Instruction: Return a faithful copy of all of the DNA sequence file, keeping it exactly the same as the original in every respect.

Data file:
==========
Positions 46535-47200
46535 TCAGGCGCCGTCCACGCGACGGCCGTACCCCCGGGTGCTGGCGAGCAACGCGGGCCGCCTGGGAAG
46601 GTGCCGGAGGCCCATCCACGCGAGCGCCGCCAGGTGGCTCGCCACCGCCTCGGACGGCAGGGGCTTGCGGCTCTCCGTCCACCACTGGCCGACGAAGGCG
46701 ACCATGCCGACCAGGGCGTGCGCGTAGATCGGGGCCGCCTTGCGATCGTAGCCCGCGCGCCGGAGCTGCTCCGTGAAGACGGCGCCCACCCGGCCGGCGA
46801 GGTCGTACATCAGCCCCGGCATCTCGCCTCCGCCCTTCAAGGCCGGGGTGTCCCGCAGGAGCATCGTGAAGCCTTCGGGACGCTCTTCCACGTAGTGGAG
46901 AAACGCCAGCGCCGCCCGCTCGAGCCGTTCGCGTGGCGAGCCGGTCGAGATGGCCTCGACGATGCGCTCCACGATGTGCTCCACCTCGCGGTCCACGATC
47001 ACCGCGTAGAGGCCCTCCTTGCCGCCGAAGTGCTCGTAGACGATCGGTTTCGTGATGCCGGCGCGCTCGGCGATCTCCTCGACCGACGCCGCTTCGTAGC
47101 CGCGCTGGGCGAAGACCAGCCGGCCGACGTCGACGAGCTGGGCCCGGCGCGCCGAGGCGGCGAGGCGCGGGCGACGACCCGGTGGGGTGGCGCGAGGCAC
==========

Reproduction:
Positions 46535-47200
46535 TCAGGCGCCGTCCACGCGACGGCCGTACCCCCGGGTGCTGGCGAGCAACGCGGGCCGCCTGGGAAG
46601 GTGCCGGAGGCCCATCCACGCGAGCGCCGCCAGGTGGCTCGCCACCGCCTCGGACGGCAGGGGCTTGCGGCTCTCCGTCCACCACTGGCCGACGAAGGCG
46701 ACCATGCCGACCAGGGCGTGCGCGTAGATCGGGGCCGCCTTGCGATCGTAGCCCGCGCGCCGGAGCTGCTCCGTGAAGACGGCGCCCACCCGGCCGGCGA
46801 GGTCGTACATCAGCCCCGGCATCTCGCCTCCGCCCTTCAAGGCCGGGGTGTCCCGCAGGAGCATCGTGAAGCCTTCGGGACGCTCTTCCACGTAGTGGAG
46901 AAACGCCAGCGCCGCCCGCTCGAGCCGTTCGCGTGGCGAGCCGGTCGAGATGGCCTCGACGATGCGCTCCACGATGTGCTCCACCTCGCGGTCCACGATC
47001 ACCGCGTAGAGGCCCTCCTTGCCGCCGAAGTGCTCGTAGACGATCGGTTTCGTGATGCCGGCGCGCTCGGCGATCTCCTCGACCGACGCCGCTTCGTAGC
47101 CGCGCTGGGCGAAGACCAGCCGGCCGACGTCGACGAGCTGGGCCCGGCGCGCCGAGGCGGCGAGGCGCGGGCGACGACCCGGTGGGGTGGCGCGAGGCAC